ROMANS: Insurance stocks are doing a little better. As we said before, in the very short term, insurance stocks can take a hit, because you get concerned about if you've had all of these claims, right? Well, the insurance companies are rolling in there with their RVs, filling out the paperwork, and it might even inspire people who don't have hurricane insurance to get it.

It might mean that the insurance companies can raise their premiums. So, longer term, it's good news for the insurance companies. So, the insurance stocks are moving slightly higher. And Wal-Mart...

COLLINS: Wal-Mart is benefiting from this.

ROMANS: Wal-Mart benefits from this, because all these people rush out before the storm and they get flashlights, and duct tape, and bottled water. And then after the storm, after the storm is cleared, then they have to rush back out to Wal-Mart and the discount retailers, and the Home Depots and Lowe's of the world to get plywood and things to put their lawns back together and to put their houses back together, and the things to live off of while they try to get their houses in order. Indeed, so that's the retail push from Charley. You know, people are out of the stores for a couple of days while this rolls through, and then they're in the stores for a few days while they're trying to stock up again.

COLLINS: All right, Christine Romans, thank you so much.

HEMMER: Back to Jack now for the Question of the Day.

JACK CAFFERTY, CNN ANCHOR: Yes, two topics that we've beaten absolutely into submission this morning are whether or not Governor McGreevey in New Jersey ought to resign now or wait until November 15th. And we were whining about the Miller beer can series honoring the pioneers of rock and roll on the 50th anniversary of the music.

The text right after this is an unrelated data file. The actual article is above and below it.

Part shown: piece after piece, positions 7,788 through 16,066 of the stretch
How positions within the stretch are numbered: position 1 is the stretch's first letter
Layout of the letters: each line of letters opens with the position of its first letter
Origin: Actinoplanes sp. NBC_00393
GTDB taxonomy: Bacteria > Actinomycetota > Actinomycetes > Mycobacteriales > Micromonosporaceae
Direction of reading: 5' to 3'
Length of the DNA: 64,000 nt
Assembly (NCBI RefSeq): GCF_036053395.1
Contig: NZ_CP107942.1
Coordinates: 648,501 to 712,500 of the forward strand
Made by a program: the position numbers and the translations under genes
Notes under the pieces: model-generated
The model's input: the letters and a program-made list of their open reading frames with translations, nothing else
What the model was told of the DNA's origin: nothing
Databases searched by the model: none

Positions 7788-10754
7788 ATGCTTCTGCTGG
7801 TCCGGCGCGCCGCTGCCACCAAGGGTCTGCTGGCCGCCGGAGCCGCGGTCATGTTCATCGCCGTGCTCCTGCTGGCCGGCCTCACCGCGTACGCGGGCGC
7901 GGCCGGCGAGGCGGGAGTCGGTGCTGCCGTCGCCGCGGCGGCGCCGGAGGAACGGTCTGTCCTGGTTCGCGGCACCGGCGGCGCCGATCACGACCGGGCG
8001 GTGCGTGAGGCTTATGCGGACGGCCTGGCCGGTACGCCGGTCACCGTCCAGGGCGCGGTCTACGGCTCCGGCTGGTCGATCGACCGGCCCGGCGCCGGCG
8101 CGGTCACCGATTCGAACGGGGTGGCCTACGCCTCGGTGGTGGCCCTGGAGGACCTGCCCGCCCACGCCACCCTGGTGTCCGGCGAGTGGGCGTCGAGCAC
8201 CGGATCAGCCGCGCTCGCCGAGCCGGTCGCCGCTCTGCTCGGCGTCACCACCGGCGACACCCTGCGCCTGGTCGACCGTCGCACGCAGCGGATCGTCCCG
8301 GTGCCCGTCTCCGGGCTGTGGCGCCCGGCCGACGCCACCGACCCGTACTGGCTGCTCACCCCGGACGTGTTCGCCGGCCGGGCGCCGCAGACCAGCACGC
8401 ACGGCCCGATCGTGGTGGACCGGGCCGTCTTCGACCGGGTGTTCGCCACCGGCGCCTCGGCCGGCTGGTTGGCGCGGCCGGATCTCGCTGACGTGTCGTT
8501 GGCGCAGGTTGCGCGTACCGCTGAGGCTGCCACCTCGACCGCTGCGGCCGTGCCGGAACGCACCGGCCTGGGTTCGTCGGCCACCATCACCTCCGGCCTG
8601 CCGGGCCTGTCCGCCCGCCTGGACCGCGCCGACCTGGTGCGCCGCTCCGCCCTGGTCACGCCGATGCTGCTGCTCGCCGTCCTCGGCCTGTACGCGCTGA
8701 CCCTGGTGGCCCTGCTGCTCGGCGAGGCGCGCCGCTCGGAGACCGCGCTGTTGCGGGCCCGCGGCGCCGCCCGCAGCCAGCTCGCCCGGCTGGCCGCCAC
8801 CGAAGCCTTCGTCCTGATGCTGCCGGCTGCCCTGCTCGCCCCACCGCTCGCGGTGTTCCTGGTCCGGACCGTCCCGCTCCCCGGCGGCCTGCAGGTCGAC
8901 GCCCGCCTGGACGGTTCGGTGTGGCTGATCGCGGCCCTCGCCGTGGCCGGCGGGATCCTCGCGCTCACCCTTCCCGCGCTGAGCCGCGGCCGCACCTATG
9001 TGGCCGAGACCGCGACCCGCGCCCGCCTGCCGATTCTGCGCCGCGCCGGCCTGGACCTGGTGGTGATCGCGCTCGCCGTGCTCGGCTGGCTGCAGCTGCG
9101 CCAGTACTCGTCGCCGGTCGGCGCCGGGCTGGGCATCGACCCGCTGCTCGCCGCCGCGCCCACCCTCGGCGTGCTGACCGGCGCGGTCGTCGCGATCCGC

So Jim in Cambridge, New York writes this, "Not to worry, Jack, next week, Miller's issuing the 'greatest gay and straight governor and mayor caught in the scandal' beer can series. Marion Barry should be a shoo-in, along with Jim McGreevey."

And the last one we got was anonymous viewer wrote in the top 10 ways to chap Jack's grisly hide. Some wrote early on this morning about, "Number 10, let Toure pick the Question of the Day and Andy Borowitz do all the viewer letters. Number nine, change the prompter type to the size of the ticker. Number eight, all of next Wednesday's quotes come from him. Number seven, contract up from two years to 12 with no raises. Number six, buy him Hemmer stick-on moles for his secret Santa gift."

HEMMER: Lovely.

CAFFERTY: "Number five, makeup swapped with Soledad's. Number four, change his coffee from Sanka to Miller beer. Number three, use Def Leopard as his new opening theme. Number two, Heidi picks his ties, matches them with Hemmer's. And number one, let Hemmer do all the weather metaphors."

HEMMER: Chap my grisly hide, Jack.


COLLINS: All right, thanks so much, guys. Coming up on CNN now. President Bush is about to make an announcement that will affect the lives of tens of thousands of Americans around the world. That's coming up in the next hour with DARYN KAGAN on CNN LIVE TODAY.

And AMERICAN MORNING will be back in a moment.


HEMMER: Programming note for you: Tune in later tonight, "PAULA ZAHN NOW." This evening, Paula sits down with a general, Tommy Franks, the military leader who planned and executed the invasion of Iraq, the war in Afghanistan.

Looking back at the victories, the setbacks and the lessons learned, 8:00 Eastern, 5:00 on the West Coast with Paula later tonight. We're out of time.

What are you wearing tomorrow?

COLLINS: I'm thinking maybe a hot pink.

HEMMER: OK, you're going to be own your own then.

See you tomorrow, Christine.

And Jack, welcome back again.

CAFFERTY: Thank you.

HEMMER: All right, here's Daryn Kagan at the CNN Center, taking you through the next hour.